The deadline set by the UK government for Moscow to explain how a Russian-made nerve agent was used to poison a former double agent has passed. President Trump said the US was with the UK all the way, agreeing that the Russian government must provide unambiguous answers as to how this nerve agent came to be used….reports Asian Lite News
US President Donald Trump has told British Prime Minister Theresa May that his administration backs Britain “all the way” over the ex-Russian-spy poisoning case, a Downing Street spokesperson has said.
May had concluded that it was “highly likely” Russia was to blame for the poisoning of ex-spy Sergei Skripal and his daughter in Salisbury.
The spokesperson said in a statement May spoke to Trump on Tuesday afternoon to update him on the investigation into the Salisbury incident and set out the conclusion reached by the British government that it was highly likely that Russia was responsible for the attack.
“President Trump said the US was with the UK all the way, agreeing that the Russian government must provide unambiguous answers as to how this nerve agent came to be used,” the spokesperson said.
The White House also released a statement earlier on Tuesday, saying that Trump stated the United States stands in solidarity with “its closest ally” and is ready to provide any assistance the United Kingdom requests for its investigation.
“President Trump agreed with Prime Minister May that the Government of the Russian Federation must provide unambiguous answers regarding how this chemical weapon, developed in Russia, came to be used in the United Kingdom.
“The two leaders agreed on the need for consequences for those who use these heinous weapons in flagrant violation of international norms,” said the White House statement.
A Downing Street spokesman said May has also called French President Emmanuel Macron and German Chancellor Angela Merkel earlier to update them of the investigation, both Macron and Merkel have condemned the attack and offered their solidarity with Britain.
Former Russian intelligence officer Sergei Skripal and his 33-year-old daughter Yulia, a Russian citizen, were found unconscious on a bench at a shopping center in the district of Salisbury, England, on March 5. They remain in critical condition in hospital, according to British media reports.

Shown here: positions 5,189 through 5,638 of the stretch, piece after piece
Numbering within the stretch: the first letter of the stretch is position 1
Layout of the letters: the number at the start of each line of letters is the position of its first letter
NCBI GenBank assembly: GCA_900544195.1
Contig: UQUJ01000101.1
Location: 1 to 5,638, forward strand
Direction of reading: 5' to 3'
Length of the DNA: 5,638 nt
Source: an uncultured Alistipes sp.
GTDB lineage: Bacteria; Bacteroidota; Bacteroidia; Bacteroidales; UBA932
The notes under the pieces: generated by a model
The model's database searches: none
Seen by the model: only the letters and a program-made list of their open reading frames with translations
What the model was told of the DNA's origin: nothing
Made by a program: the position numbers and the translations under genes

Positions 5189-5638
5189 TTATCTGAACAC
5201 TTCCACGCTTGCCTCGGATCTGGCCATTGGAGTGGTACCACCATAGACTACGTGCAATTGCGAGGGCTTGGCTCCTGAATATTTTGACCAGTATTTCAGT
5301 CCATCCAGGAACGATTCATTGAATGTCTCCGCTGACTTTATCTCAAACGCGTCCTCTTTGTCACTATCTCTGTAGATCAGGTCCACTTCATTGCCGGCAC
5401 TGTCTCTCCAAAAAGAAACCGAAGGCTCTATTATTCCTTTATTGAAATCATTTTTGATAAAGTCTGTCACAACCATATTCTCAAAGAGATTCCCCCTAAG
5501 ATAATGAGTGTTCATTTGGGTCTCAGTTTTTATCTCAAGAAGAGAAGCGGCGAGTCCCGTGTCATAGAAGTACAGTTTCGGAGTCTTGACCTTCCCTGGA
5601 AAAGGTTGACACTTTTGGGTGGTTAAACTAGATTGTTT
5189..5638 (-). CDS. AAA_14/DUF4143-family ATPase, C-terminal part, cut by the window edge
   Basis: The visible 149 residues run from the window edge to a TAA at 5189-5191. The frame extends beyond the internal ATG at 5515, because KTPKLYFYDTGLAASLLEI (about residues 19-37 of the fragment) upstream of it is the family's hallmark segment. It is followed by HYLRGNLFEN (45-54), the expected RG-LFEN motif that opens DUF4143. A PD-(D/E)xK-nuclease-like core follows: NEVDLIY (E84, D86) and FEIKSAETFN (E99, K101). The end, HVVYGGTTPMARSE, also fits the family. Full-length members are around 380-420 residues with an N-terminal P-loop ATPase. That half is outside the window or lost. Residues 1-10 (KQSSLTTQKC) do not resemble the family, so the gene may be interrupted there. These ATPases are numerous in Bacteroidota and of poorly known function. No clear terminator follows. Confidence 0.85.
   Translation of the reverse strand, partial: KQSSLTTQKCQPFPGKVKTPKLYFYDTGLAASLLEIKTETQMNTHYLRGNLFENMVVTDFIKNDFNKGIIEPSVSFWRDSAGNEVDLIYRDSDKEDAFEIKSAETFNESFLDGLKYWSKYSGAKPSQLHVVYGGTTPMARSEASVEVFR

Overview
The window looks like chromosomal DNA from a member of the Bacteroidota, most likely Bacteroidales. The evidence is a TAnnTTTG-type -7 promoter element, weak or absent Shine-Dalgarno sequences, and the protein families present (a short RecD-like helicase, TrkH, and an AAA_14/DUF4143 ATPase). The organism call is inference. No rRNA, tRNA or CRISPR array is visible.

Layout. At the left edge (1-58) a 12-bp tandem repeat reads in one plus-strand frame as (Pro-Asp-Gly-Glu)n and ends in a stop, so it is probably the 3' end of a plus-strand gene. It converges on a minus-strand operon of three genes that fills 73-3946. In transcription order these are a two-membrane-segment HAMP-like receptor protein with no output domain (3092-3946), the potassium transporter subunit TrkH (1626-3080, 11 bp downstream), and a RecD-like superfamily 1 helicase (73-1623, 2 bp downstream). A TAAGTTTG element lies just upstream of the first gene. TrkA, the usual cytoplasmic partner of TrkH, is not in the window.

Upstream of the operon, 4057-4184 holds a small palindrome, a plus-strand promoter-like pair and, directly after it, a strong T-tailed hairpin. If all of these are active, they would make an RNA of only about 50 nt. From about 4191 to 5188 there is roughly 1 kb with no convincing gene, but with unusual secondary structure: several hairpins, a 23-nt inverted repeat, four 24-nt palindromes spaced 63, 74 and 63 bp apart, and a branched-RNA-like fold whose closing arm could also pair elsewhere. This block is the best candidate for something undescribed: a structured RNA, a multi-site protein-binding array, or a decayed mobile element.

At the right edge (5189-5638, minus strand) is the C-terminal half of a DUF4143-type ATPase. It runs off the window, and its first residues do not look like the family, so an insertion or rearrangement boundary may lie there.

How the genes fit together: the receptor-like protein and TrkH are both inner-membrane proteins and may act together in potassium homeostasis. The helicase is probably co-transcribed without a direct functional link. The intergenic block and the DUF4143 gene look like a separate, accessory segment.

Earlier on Tuesday, Russian Foreign Minister Sergei Lavrov said that Russia, while denying any involvement in the poisoning case, was ready to cooperate with Britain in the investigation of the incident in accordance with international law.
“Russia is innocent and Russia is ready to cooperate in accordance with the Chemical Weapons Convention if the United Kingdom condescends to honoring its international legal obligations related to the mentioned document,” Lavrov told a press conference in Moscow.
Meanwhile, the deadline set by the UK government for Moscow to explain how a Russian-made nerve agent was used to poison a former double agent has passed.
Focus now shifts to what steps Theresa May will take against Russia following the attack on Sergei Skripal and his daughter Yulia in Salisbury, the media reported on Tuesday.
The UK government has not publicly disclosed the measures it is considering against Moscow.
But ahead of the expiry of the deadline, Russia’s UK embassy posted a series of tweets saying it would not issue a response without being given access to samples of the nerve agent.
It also contended international obligations required a joint investigation take place into the incident.
Another tweet said it had sought an “explanation” from the Foreign Office, amid speculation the UK could mount a cyber-attack, as it “takes a serious view on cyber security breaches”.
Moscow has already threatened to expel British media outlets from Russia if the Kremlin-funded TV channel RT is stripped of its licence to broadcast in the UK.
Britain could expel Russian diplomats, as it did after the poisoning of former Russian Federal Security Service operative Alexander Litvinenko in 2006 with radioactive polonium.